And I liked the suggestion that his realest life is just lounging with a good book, Sirius by his side. It saddens me that he doesn’t ever get as much of that as he should. Excellent use of that Dickens quote, as well. It pretty much exemplifies Remus’ life – heavy on the worst of times, of course, but things could be worse. He could be dead. (Okay, that’s pretty much the only thing I can think of that’s worse than what he’s going through. I still like the use of that quote.)
Just a couple little things I noticed:
Tremors wracked his boy violently I’m pretty sure you mean “body” there, not “boy.”
“Would you read it…out loud?” Remus smiled. Sirius stared back up at the ceiling ...
It just sounds like Remus is the one making the plea because of the placement of the names. I couldn’t tell if there were actually two spaces between the quotes and Remus’ name – that would help. It’s hard with question marks to make it clear whether or not the statement’s being made by the person named afterward. You might even consider rearranging the words a bit, though I hesitate to mention it because I do like it better the way it is. Just thought I might draw your attention to it.
Finally, I like how you use Old English. It’s a very nice literary touch. Your writing remains wonderful. Have a nice day! *D*
Author's Response: "Boy" was a typo, but I can fix it...and I think if I start a new paragraph after "Would you read it out loud?" it might be less confusing as to who's speaking. I hope. I hadn't noticed that before, so I really appreciate the comment. I couldn't resist throwing in the Malfoys. I mean, the Malfoy Manor? It's got to be every looter's dream! Not that Keelan and Co. would have ever come close to breaking in, even with permission...*evil grin* It makes me happy that you liked "the hands" speech. The original version of that was too long, and I was afraid that when I cut it down, it was incoherent. As you noticed, the poem provided the inpsiration. The poem seems to drive a lot of this story, mainly because we don't really know exactly what it is that Remus does; I wish J.K. had written more about Remus' time with the werewolves in the Christmas scene of HBP, but alas! I am reduced to guesswork. Thanks for the amazing review!
I just wanted to drop a quick word to say that I really like how this story is going and that your writing's got me hooked. I hope you don't leave this unfinished, and thanks for such a freshing read :)
Author's Response: Thanks! Yes, there's one more chapter, and so far it's quite different from the others...but I suppose I'm having trouble making any two chapters consistent style-wise...*guilty laugh*
Wow. Really intense story. But I love it! Update soon!
Author's Response: Will do. I was going for intense, so that makes me happy!
Very nice so far, I'm quite interested to see where it goes. Just fix the neverending italics at the end and you're golden. =)
Author's Response: AGH! You're right. I must have deleted the when I went back to fix another little detail. Thanks for pointing that out, I'll go put it right.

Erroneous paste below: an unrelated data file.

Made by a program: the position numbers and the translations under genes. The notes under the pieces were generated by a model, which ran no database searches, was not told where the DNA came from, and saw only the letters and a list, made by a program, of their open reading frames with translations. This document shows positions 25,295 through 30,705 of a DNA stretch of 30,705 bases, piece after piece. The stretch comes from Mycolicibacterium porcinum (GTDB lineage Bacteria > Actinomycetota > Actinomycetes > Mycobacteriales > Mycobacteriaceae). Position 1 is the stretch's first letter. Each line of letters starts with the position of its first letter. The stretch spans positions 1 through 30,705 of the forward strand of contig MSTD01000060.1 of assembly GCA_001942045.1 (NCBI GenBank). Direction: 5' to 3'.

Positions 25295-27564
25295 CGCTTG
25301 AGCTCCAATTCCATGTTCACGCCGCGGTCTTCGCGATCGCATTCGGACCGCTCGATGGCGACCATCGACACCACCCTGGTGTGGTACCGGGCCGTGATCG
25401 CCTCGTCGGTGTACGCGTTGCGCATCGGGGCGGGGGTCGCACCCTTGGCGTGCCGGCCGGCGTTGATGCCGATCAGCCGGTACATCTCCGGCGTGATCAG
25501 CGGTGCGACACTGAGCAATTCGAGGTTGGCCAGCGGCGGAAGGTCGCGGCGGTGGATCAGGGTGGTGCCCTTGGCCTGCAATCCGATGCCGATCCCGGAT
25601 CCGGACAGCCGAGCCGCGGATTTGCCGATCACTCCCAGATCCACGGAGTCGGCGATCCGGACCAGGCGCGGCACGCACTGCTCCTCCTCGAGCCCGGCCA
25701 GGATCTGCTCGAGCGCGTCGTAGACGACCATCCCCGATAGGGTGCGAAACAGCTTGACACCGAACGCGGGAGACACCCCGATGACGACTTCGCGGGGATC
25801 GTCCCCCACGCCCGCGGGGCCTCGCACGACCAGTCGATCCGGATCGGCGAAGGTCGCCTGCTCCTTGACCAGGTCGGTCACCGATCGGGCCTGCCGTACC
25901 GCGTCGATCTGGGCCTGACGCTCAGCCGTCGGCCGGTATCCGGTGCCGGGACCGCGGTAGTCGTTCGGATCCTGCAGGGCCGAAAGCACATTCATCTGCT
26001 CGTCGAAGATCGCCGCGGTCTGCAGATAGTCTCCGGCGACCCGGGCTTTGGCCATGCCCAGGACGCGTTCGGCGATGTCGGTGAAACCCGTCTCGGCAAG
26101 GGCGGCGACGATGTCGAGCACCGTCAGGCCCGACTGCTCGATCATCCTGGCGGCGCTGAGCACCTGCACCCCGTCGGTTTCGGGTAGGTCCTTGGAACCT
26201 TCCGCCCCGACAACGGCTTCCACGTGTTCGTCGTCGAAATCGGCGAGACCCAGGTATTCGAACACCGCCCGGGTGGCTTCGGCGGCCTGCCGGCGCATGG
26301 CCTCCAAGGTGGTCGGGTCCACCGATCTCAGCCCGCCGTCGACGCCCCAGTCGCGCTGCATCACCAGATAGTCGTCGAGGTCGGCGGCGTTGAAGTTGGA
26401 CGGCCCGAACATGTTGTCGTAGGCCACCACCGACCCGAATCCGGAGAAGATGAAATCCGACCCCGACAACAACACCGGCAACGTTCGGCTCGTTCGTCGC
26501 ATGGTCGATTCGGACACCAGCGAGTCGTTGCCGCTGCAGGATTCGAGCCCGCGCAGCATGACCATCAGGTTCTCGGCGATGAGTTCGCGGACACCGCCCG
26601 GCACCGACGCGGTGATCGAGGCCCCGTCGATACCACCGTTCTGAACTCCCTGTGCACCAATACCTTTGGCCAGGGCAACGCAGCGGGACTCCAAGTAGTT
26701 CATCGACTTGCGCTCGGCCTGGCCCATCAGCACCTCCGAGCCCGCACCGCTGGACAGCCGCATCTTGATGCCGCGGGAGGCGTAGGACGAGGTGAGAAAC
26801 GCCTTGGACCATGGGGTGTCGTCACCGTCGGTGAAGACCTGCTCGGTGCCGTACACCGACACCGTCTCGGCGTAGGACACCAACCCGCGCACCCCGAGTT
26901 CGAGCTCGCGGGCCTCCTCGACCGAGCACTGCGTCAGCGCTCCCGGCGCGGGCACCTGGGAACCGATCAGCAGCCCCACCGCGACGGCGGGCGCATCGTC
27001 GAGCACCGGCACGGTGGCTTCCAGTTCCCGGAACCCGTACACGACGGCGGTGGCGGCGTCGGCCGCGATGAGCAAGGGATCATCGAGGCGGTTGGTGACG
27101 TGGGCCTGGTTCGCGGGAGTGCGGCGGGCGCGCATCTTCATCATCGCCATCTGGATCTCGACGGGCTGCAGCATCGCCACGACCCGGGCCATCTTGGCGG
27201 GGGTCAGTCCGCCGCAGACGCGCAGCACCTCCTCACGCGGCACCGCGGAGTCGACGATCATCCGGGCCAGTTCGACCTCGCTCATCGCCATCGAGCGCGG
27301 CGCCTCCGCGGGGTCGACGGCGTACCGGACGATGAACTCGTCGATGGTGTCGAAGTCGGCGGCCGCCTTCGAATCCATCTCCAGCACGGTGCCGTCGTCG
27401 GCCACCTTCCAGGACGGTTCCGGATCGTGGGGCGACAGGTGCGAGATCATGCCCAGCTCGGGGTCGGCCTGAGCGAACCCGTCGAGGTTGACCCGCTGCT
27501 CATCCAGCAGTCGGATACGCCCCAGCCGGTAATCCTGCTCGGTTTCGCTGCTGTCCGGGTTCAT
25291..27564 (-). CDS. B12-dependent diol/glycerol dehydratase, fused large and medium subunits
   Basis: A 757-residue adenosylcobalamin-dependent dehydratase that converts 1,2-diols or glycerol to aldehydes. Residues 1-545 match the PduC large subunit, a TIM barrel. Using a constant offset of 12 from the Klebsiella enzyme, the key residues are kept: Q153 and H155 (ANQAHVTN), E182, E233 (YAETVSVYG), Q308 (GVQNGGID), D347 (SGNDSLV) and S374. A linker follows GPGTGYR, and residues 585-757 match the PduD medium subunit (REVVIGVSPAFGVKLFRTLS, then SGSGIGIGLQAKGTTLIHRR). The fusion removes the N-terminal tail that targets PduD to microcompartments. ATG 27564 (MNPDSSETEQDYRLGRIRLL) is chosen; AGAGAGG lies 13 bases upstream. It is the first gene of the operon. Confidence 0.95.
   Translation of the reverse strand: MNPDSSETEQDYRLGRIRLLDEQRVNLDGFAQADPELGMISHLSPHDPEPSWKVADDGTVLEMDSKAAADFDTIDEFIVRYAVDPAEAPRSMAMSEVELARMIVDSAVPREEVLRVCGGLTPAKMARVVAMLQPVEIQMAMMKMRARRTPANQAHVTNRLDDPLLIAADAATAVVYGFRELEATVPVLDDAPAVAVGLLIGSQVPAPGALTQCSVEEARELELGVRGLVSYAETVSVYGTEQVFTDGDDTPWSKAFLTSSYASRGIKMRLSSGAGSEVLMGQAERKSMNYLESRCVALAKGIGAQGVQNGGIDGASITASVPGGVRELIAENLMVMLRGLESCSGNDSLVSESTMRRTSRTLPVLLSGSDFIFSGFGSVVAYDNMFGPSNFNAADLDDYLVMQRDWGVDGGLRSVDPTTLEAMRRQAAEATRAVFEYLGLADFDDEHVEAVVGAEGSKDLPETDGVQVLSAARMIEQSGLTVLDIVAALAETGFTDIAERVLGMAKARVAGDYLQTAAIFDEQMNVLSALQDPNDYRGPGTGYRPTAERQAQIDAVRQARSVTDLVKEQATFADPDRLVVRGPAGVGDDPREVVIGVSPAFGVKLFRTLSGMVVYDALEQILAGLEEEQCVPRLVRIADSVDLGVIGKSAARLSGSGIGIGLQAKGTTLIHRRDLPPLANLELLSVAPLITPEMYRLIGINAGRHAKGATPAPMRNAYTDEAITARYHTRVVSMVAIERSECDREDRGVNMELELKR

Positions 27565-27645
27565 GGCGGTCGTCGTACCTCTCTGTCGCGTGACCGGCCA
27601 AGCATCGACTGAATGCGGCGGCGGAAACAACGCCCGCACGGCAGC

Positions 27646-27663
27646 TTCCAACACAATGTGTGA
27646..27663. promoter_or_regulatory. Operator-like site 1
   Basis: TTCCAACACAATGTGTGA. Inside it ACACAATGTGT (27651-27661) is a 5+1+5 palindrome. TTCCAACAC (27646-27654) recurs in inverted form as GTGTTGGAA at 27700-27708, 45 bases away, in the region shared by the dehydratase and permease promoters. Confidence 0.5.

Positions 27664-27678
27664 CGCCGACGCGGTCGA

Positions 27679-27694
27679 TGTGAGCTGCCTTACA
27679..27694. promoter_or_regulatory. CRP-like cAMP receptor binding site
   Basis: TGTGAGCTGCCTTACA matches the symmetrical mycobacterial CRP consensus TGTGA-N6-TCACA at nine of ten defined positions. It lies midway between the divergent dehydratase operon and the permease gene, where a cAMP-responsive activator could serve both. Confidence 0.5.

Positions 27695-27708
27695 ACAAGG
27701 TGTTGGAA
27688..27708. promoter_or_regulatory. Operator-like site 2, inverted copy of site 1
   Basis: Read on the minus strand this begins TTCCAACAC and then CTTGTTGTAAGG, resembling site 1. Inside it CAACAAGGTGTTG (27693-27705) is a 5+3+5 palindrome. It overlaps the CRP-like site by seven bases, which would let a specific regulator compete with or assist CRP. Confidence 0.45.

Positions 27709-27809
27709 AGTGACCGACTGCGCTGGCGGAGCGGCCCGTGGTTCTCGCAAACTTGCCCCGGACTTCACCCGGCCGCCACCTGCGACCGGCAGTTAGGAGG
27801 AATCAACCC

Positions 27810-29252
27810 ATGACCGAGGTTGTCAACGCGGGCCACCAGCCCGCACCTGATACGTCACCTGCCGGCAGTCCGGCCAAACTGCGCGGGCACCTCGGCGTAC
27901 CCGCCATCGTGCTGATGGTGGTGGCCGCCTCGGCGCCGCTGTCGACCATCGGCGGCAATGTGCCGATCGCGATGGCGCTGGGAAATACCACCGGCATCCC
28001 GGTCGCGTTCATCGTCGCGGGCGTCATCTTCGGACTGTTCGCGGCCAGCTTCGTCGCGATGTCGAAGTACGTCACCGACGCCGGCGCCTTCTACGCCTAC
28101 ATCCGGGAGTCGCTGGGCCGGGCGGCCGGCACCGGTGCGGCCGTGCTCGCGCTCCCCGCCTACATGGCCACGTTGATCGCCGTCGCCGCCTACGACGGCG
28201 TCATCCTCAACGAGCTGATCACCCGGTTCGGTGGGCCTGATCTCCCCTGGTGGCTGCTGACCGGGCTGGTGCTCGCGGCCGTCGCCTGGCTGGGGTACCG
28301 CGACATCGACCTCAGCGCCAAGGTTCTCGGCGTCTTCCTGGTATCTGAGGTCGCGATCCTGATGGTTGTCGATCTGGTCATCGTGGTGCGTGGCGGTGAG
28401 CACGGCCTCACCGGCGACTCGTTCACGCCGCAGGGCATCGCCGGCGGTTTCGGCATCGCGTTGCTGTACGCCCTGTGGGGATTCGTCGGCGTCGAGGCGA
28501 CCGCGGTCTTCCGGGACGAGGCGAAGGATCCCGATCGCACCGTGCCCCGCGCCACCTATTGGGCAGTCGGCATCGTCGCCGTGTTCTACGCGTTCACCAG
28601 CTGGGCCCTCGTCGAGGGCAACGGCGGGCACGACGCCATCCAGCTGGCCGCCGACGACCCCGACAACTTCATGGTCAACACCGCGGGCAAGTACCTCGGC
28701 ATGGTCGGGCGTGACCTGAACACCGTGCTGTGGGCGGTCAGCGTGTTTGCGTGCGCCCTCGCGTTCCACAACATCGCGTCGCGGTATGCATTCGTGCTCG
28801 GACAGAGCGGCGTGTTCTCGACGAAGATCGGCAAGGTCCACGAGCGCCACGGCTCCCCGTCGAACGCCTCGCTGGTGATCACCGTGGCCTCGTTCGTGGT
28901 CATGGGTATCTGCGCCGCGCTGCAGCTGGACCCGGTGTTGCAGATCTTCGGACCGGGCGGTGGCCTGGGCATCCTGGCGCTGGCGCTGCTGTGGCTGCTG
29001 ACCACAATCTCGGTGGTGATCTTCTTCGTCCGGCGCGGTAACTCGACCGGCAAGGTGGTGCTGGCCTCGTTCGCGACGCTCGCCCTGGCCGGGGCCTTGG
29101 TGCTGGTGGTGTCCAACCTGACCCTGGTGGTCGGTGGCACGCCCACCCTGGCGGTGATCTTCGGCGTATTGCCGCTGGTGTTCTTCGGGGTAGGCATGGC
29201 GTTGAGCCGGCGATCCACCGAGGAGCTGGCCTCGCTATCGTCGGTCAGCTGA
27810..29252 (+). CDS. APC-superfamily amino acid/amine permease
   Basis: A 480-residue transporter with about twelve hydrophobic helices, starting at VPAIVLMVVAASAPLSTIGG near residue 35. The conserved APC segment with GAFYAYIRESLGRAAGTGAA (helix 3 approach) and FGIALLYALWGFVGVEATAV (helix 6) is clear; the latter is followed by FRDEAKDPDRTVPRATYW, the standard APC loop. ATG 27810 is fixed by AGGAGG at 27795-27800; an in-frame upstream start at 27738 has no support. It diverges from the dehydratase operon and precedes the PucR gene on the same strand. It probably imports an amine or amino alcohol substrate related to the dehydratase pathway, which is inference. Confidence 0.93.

Author's Response: Blah. Now it put that in italics when I put it the end italics symbol after the 'the'. I give up--I'm html illiterate and not learning fast.
oh. Your writing is beautiful. It echoes the snippet of poem you posted at the beginning of the chapter. I can just see the city in my mind’s eye – damp, desolate, dingy.
You really did well with the flashbacks every so often. It gave a feeling of the scope of the danger Remus was getting himself into. In real time, we don’t particularly see a whole lot of how Remus is feeling, but when we see the conversation with Dumbledore we know that, just as he did when talking to him, he is hiding his fear. And...I would be scared too. I am scared. He’s doing something very frightening and I’m sitting here with my heart pounding and hoping that everything’s going to be okay. Here Remus is, just learning what being a werewolf means to most people, er, werewolves. He’s praying that he won’t hurt someone! That’s really when it hit me. I mean, Remus would never hurt someone, right? Not when he’s a human.
Gah. Now I’m all worried. Usually I don’t have such an emotional reaction to stories – your writing is very powerful indeed. I’m glad that I’m doing this in the morning and not at night, when I’d be sure to have nightmares about Bur Sceadugenga.
I really liked your last paragraph, especially in relation to the T.S. Eliot. The prose is just very nice. (How insipid. It’s effective, potent, rather beautiful in a strange way. Silly of me to use the word “nice” to describe it.)
Just a couple small corrections I would make:
Darkthroat vaulted over the desk again with inhumane grace and settled back in his chair.
When I see the word “inhumane” I think more about uncivilized, sort of cannibalism or making children live in the rotting remains of their parents sort of thing. Maybe you could change it to “inhuman,” but my thesaurus says they mean about the same thing. I think I know what you’re trying to say – that humans could never achieve the grace he exhibits here – but I’m not sure what word would be best, only that I don’t really think I like the word you’ve used. If I had to make a final judgment, I would perhaps ask you to consider the word “inhuman,” just because it doesn’t contain “humane.”
He had only just got back up when Keelan came tearing by in, grabbed his arm again, and took off down the tunnels
Do you mean “back”? This sentence is a bit confusing to me.
Other than that, I love your writing. It’s not flowery, but it’s descriptive and powerful all the same. And I’m sort of anxious to see if you continue this, because I’m worried.
Thanks and have a nice day! *D*
Author's Response: I hadn't thought of that--"inhuman" does have more appropriate connotations. I'll fix that... The other sentence, the one with an extra preposition..I think I'll change that to "when Keelan came tearing down the stairs". Hopefully that's clearer. Thank you for the review! I enjoyed reading your reactions, and I will update as soon as possible...